Applications of Seismic Anisotropy in The Oil and Gas Industry
|Instructor||Dr Vladimir Grechka (Marathon Oil Company, Houston, USA)|
|Disciplines||Geophysics, Seismic Processing|
|Language||English or Russian|
|Book||Available in EAGE Bookshop|
Elastic anisotropy can strongly influence seismic data. This course discusses modeling, inversion, and processing of seismic reflection and VSP data in the presence of anisotropy. The most critical step in extending the existing processing techniques to anisotropic media is to identify and estimate the medium parameters responsible for measured seismic signatures. The course emphasizes these parameters for vertical transverse isotropy – the anisotropic model usually associated with shales. Field-data examples illustrate the improvements in imaging achieved by the anisotropic migration algorithms and the possibility of using anisotropy for lithology discrimination and fracture characterization.
When the course is completed, students should have a clear understanding of the following:
- Seismic anisotropy is a real feature of the subsurface. It is caused by a number factors (e.g., lithology, fractures, fine layering) that can be quantified, leading to a better characterization of the subsurface.
- Any attempt of extracting more information from seismic data necessitates taking anisotropy into account.
- There exist established techniques for estimating anisotropy from seismic data.
- Definition, importance, and physical causes of seismic anisotropy
- Plane waves and rays in anisotropic media
- Thomsen parameters
- NMO velocity
- Nonhyperbolic moveout
- Velocity model building and imaging
- Anisotropy estimation from VSP data
- Fracture characterization
Professional qualification in general Geology.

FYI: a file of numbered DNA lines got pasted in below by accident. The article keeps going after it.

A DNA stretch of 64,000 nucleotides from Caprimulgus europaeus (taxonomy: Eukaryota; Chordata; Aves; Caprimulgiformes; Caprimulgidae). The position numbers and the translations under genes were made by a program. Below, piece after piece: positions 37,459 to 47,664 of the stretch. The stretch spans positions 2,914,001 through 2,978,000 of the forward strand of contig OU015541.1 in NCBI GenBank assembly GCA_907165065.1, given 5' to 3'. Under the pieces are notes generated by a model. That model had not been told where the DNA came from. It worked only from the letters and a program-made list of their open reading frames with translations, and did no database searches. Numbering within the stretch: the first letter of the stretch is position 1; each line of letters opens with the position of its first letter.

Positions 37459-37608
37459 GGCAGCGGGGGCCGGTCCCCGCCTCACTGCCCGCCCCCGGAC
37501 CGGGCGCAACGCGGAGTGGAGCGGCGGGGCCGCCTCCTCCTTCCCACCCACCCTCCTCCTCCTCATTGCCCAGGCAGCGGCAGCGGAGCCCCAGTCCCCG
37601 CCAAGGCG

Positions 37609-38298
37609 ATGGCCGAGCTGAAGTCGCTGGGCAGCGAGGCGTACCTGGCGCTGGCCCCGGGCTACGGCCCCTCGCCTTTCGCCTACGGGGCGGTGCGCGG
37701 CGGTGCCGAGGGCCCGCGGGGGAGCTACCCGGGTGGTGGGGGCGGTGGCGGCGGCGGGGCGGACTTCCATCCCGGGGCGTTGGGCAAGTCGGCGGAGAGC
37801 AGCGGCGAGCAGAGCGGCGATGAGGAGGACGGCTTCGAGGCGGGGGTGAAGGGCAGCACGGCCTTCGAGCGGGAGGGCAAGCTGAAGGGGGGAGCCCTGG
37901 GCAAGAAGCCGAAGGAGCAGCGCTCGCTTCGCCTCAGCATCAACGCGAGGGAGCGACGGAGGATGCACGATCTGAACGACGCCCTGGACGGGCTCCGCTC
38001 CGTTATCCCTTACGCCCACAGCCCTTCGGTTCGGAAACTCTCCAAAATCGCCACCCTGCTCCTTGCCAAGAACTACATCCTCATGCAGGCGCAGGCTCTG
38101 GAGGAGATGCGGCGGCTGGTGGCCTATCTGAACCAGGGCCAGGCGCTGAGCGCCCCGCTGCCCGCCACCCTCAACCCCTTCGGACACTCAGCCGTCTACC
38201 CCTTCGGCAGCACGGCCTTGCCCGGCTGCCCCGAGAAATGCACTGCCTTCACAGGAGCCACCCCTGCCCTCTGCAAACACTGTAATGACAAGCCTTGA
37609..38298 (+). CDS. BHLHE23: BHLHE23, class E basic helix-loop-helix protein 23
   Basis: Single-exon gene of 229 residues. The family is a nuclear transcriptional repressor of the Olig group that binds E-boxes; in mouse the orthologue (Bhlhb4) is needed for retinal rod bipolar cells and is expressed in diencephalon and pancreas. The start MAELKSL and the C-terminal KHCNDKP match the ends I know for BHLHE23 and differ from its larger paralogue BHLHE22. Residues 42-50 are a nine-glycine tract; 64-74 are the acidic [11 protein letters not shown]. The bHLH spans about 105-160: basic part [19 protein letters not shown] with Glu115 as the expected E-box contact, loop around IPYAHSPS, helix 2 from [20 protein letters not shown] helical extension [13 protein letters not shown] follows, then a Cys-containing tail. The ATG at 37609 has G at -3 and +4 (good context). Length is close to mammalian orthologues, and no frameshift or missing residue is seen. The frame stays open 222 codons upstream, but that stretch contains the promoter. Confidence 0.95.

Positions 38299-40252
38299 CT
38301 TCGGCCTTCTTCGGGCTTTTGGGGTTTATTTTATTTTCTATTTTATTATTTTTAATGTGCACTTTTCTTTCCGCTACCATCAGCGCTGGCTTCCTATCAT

Geophysicists who want to enhance their understanding of the subsurface and learn about modern techniques for extracting more information from seismic data.
For more information and how to register, please visit EAGE's Russian website: www.eage.ru
About the instructor
Vladimir Grechka received his MS degree (1984) in geophysical exploration from Novosibirsk State University, Russia, and a PhD (1990) in geophysics from the Institute of Geophysics, Novosibirsk, Russia. He worked in the same Institute from 1984 to 1994 as a Research Scientist. He was a graduate student at the University of Texas at Dallas from 1994 to 1995. Then Vladimir joined the Department of Geophysics, Colorado School of Mines, where he was an Associate Research Professor and a co-leader of the Center for Wave Phenomena. From 2001 to 2012 he worked as a Senior Geophysicist at Shell Exploration & Production company. Currently, Vladimir is a Geoscience Consultant with Marathon Oil Company.
Vladimir's research is focused on theory of seismic wave propagation in anisotropic media, velocity analysis, fracture characterization, and microseismic. Vladimir received J. Clarence Karcher Award from the SEG (1997) and the East European Award from the European Geophysical Society (1992). He is a member of the SEG and EAGE.